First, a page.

Social Anxiety - up 'til now
Updated: Aug 24
Social anxiety as we know it today has come a long way since it’s first recognition. With our incremental acquisition of knowledge, particularly with developments in modern medicine over the last 100 years, this is to be expected. But what was once known as shyness, as an undesirable trait dictated by “society”, it is now given the credence it deserves as a complex mental health condition. Read on to appreciate just how this took place.
Early records show, and experts believe, the first reference to social anxiety was first described by Hippocrates as “shyness” in early 400 B.C., referring to people who “love darkness as life” and "thinks every man observes him". Next, Charles Darwin wrote about the physiology and social context of blushing and shyness. Thenn, during the eighteenth century, European psychiatrists, psychologists, and authors started examining the topic. However, the idea of providing recognition to the study of social anxiety as a discipline did not arise until the 20th century. It was around this time when psychiatrists used terms such as social phobia to refer to extremely shy patients.
The term “social neurosis” was used to describe the condition in 1938 by Schilder, a psychiatrist. Then, Joseph Wolpe, a South African psychiatrist, determined a path for the improvement of behavioral therapy for treatment of phobias in 1950 by developing a technique called systematic desensitization. This led to increased involvement of researchers in behavioral therapy of phobias. This was the beginning of cognitive behavioural therapy.
In 1960, a British psychiatrist named Isaac Marks put forward the idea of classifying social phobias as a separate category from other phobias. Later in that decade, the American Psychiatric Association (APA) defined social anxiety, namely, as “a specific phobia of social situations or an excessive fear of being observed or scrutinized by others.” This is largely how it is discussed today. One very public event occurred in 1967, when Barbra Streisand was performing in Central Park and she forgot lyrics to a song mid-performance. She attributed this to anxiety and was very open about her treatments which she received. The public's awareness of anxiety was increasing, albeit without society’s perception changing.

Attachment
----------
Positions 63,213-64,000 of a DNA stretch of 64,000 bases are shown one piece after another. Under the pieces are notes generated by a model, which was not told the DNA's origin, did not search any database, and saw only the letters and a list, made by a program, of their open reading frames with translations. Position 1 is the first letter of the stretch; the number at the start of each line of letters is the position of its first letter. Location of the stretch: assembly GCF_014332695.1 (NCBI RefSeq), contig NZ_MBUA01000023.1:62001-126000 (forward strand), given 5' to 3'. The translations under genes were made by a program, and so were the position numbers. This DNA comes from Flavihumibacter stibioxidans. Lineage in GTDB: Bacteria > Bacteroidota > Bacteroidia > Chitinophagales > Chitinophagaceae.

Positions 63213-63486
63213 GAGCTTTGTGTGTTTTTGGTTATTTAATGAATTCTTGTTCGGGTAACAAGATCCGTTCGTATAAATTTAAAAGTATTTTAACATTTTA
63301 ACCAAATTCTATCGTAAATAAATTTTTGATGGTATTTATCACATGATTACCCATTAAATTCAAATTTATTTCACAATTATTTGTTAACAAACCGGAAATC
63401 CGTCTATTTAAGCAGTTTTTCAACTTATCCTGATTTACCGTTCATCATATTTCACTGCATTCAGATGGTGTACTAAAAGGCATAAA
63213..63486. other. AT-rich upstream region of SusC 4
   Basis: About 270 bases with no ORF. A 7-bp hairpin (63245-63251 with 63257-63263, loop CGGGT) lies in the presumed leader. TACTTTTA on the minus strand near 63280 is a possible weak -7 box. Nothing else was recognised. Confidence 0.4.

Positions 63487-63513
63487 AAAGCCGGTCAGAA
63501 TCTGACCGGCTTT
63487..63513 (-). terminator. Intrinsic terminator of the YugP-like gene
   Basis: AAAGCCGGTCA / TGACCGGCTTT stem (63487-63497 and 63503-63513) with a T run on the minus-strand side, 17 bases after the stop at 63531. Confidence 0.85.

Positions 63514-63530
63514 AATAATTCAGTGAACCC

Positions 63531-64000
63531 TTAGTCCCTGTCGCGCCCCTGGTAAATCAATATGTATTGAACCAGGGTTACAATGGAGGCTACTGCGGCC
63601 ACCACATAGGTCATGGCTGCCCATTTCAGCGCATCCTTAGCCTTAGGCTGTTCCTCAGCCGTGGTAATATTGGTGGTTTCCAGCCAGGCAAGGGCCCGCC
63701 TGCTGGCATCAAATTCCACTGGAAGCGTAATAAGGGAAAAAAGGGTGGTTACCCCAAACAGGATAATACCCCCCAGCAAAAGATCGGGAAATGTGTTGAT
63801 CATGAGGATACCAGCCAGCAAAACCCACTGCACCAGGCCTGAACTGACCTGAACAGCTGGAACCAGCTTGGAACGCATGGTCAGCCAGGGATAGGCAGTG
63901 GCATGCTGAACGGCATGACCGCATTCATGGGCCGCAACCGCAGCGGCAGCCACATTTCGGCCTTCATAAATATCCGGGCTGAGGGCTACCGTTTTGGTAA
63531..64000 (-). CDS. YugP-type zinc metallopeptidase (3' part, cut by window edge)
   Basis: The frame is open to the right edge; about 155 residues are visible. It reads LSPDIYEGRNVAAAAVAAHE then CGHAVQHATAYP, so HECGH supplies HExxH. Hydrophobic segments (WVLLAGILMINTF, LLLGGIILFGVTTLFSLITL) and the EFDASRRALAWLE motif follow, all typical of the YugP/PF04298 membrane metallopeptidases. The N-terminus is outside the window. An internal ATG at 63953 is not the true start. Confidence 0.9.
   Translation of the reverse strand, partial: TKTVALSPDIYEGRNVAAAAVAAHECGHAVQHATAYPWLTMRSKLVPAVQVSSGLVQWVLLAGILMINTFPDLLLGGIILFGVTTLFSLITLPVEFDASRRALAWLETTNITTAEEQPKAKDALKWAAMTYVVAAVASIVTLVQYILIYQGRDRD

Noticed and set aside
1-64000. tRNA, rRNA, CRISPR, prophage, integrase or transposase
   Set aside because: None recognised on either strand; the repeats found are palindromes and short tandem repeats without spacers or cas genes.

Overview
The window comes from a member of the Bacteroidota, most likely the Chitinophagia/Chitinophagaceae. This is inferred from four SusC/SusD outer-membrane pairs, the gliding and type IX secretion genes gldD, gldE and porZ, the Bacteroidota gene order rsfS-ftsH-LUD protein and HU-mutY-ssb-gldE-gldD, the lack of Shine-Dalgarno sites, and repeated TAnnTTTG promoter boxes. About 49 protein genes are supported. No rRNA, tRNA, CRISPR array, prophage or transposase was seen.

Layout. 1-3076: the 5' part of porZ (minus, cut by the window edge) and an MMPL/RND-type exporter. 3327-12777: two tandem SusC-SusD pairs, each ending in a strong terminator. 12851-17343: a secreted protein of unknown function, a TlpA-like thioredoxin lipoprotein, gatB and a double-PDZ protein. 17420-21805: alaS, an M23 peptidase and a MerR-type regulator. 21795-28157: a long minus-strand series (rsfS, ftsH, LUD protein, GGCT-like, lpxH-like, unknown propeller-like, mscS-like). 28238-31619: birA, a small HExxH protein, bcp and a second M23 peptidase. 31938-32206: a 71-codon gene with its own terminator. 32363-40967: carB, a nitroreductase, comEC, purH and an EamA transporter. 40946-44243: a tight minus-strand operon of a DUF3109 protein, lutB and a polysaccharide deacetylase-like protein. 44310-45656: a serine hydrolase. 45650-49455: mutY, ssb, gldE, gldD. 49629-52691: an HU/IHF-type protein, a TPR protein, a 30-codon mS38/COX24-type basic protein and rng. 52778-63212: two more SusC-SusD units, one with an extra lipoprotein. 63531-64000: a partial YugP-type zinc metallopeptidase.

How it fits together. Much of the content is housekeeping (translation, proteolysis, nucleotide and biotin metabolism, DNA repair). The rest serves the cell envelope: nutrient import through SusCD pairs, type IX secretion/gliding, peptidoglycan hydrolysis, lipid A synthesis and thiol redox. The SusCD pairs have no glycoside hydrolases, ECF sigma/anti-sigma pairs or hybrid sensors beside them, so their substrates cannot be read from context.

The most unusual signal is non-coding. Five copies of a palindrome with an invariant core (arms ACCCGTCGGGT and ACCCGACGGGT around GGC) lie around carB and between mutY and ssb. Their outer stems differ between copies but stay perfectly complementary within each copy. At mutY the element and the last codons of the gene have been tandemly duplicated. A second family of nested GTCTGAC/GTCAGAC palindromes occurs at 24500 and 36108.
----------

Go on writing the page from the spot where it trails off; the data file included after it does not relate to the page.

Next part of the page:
Since the existing definition was a narrow one, social anxiety continued to be given broader classification throughout the 1980s. APA officially added social phobia as a psychiatric diagnosis, describing it as “a fear of performance situations and did not include fears of less formal situations such as casual conversations.” However, in 1994 the term social phobia was replaced by “social anxiety disorder (SAD).” SAD described the depth of disorder as “marked and persistent fear of one or more social or performance situations in which the person is exposed to unfamiliar people or possible scrutiny by others.” This led to changes in the diagnosis criteria.
Since the turn of the millennium, there has been a distinct increase in the use of Cognitive Behavioural Therapy to support individuals with anxiety. This approach underpins the most common treatments in many countries, with group sessions being utilised for those under 18 years of age with very positive results. And, in true 21st century fashion, the team at oVRcome have developed a programme which uses exposure therapy through virtual reality experiences to support those with social anxiety. Modern technology for a condition which demands more support services. We have also developed a free Social Anxiety Test which delivers a personalised report to see where you are at. It’s an excellent tool to start with, so take a look today!
Like many things in life, understanding the evolution of social anxiety disorder, its diagnosis and treatment options is helpful in learning more about our own relationship with the condition. Such developments and the efforts from a Government level to improve provisions and awareness means that we are, hopefully, moving towards a future where those with social anxiety can feel seen and supported. It’s just like Murray B. Stein said in 1996 - “Might there be a brand of “shyness” serious enough to warrant medical attention? There is. It is “social phobia.””
If you’d like to read more about social anxiety, in particular how it is thriving in a modern, online society, why not have a read of one of our previous posts? Social media - like / love / anxiety takes a look at how online culture is creating a more anxious society through unrealistic expectations of what life is truly like.